PUBLIC PROSECUTOR Vs. MAHADI THIRUPATHI REDDY
SUPREME COURT OF INDIA
MAHADI THIRUPATHI REDDY
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Rajendra Babu, J. -
(1.)On the allegation that the respondents committed the murder of Nadia Venkat Reddi, the trial Court on examination of 19 witnesses held that the prosecution case was not established and thus acquitted the accused. The State filed an appeal to the High Court which refused to grant leave to file appeal and dismissed it principally on the basis that there was no trace of the chilly powder alleged to have been used for the commission of the offence either on the dead body or near the scene of the occurrence of the incident.
(2.)The evidence of PW-1, PW-2, PW-3 and PW-4 is clearly to the effect that the accused had caused the death of Nadia Venkat Reddi. It is no doubt true that the trial Court adverted to discrepancies in their evidence and found that : (1) the medical evidence given in the case is inconsistent with their testimony while PW-1 to PW-4 stated that the accused threw chilly powder on the face of the deceased, the Doctor who conducted the post-mortem examination stated that he did not find chilly powder on the body of the deceased at the time of post-mortem; nor such chilly powder could be found at the place of the incident; (2) that, PW-3 did not inform anybody at Choutaparthy about the incident; (3) that, PW-3 stated that he did not raise any cries but PW-9 stated that he heard certain cries in explanation of the cause for his reaching the spot of incident. Whether these aspects are appropriately explained in the evidence or are of such weight as to overwhelm other evidence when it did point out definitely that on 28-12-1984 deceased Nadia Venkat Reddi came to Choutaparthy village; that while the deceased and his brother-in-law Padmanabha Reddi were proceeding to go to Warangal on 28-12-1984 and as they came out of the door, the accused exhorted them and killed the deceased; that the reason of the death of the deceased is the land dispute between A-1 and the deceased. This is not one of those cases in which the High Court should have refused to grant leave to appeal. In this background, we are not satisfied with the manner of disposal of the matter by the High Court. However, it is made clear that we shall not be understood to have expressed any view on the merits and the worth of evidence.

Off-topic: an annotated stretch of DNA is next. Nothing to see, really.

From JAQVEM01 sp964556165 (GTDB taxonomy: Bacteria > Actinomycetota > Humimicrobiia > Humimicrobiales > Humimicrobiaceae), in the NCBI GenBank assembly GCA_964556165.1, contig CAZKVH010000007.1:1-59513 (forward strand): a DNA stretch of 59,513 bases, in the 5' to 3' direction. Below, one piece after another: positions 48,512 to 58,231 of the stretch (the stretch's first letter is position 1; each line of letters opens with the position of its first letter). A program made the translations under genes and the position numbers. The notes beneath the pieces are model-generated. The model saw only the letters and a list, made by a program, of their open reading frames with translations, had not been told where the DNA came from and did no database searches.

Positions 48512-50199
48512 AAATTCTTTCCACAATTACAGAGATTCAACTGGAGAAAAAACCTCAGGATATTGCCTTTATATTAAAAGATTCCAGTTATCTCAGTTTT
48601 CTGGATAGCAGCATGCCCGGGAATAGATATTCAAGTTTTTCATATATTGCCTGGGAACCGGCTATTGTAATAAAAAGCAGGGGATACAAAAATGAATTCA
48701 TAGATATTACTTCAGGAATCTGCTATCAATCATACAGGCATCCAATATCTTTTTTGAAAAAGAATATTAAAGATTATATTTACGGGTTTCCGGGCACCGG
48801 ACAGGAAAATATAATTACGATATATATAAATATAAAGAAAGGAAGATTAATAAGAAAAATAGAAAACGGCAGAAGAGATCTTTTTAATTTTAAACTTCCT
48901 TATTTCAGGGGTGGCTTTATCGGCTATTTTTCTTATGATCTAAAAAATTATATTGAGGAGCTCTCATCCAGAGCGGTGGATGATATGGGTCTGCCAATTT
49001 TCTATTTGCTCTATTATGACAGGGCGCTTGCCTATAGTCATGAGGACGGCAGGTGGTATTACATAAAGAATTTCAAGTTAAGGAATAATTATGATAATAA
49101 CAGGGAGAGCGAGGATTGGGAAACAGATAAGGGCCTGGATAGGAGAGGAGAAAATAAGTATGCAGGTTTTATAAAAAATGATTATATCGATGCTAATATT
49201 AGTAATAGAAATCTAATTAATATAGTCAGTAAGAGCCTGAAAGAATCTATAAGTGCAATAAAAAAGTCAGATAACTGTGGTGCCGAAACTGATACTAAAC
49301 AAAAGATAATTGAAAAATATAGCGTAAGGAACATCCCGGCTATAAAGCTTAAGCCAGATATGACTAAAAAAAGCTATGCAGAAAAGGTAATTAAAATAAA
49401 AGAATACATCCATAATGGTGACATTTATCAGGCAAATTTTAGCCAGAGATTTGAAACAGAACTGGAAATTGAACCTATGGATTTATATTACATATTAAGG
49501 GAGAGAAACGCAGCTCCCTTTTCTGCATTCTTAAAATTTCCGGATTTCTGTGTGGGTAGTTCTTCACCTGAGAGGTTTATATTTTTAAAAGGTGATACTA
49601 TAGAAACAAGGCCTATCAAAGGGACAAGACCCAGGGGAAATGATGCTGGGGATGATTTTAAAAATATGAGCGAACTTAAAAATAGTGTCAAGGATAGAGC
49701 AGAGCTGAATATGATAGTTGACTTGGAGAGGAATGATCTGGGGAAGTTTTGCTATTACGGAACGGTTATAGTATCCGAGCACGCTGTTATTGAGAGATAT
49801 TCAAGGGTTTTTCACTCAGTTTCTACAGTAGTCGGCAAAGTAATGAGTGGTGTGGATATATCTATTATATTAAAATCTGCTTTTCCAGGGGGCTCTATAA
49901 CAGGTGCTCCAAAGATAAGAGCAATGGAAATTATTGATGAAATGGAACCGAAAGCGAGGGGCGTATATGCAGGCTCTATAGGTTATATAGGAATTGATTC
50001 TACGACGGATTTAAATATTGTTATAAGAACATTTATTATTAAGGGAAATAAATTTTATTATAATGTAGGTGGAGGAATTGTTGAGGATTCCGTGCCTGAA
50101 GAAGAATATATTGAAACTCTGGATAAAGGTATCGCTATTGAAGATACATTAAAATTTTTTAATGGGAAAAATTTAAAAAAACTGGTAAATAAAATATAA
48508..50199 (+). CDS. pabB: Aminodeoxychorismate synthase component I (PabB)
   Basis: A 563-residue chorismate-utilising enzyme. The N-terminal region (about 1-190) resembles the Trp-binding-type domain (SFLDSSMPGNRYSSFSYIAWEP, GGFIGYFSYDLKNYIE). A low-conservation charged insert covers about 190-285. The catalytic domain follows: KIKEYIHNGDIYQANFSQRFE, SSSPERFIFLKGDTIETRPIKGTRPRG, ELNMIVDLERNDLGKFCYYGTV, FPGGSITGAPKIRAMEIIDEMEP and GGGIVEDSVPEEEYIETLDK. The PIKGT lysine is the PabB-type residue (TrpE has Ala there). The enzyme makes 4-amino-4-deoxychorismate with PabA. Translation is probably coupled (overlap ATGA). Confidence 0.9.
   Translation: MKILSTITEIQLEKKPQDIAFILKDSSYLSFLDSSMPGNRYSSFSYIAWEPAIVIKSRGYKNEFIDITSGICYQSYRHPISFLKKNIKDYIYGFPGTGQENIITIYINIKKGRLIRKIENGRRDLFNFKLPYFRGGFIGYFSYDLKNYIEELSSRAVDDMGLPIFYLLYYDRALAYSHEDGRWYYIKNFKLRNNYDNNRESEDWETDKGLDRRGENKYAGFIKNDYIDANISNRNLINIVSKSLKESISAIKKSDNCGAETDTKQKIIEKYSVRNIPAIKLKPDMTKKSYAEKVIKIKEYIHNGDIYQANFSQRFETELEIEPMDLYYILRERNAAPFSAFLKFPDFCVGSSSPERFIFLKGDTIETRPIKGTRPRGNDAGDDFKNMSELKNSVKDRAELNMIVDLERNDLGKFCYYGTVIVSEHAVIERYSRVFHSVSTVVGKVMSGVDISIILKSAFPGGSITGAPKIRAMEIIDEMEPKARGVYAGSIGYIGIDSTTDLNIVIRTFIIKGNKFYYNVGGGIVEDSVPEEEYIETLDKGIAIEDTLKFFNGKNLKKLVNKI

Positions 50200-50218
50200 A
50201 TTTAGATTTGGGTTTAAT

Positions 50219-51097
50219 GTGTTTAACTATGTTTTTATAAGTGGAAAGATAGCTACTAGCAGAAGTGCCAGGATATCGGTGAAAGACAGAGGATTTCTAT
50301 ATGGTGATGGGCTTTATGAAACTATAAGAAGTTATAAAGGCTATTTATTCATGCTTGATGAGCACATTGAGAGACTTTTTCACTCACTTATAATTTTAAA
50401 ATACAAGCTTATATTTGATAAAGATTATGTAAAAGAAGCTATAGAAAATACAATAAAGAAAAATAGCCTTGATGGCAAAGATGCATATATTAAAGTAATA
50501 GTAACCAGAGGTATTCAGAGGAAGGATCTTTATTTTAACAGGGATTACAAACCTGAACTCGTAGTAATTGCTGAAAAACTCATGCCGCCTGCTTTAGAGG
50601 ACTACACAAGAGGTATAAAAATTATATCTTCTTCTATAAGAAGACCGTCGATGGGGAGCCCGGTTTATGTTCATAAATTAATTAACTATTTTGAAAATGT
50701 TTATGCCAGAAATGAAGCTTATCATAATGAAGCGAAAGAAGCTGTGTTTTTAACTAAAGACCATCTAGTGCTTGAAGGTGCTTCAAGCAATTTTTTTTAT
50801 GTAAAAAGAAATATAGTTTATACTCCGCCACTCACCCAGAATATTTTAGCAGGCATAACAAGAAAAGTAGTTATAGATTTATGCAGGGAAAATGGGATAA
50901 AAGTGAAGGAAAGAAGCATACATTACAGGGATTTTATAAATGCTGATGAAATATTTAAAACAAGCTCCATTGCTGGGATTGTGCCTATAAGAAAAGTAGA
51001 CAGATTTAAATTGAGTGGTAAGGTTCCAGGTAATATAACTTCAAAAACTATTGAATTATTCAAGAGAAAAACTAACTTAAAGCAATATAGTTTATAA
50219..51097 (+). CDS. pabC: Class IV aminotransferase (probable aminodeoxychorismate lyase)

(3.)In the result, we set aside the order made by the High Court and restore the appeal. The matter is remitted to the High Court for fresh disposal in accordance with law. Needless to say, that in view of the fact that this is an old matter, it would be appropriate for the High Court to decide the matter expeditiously.
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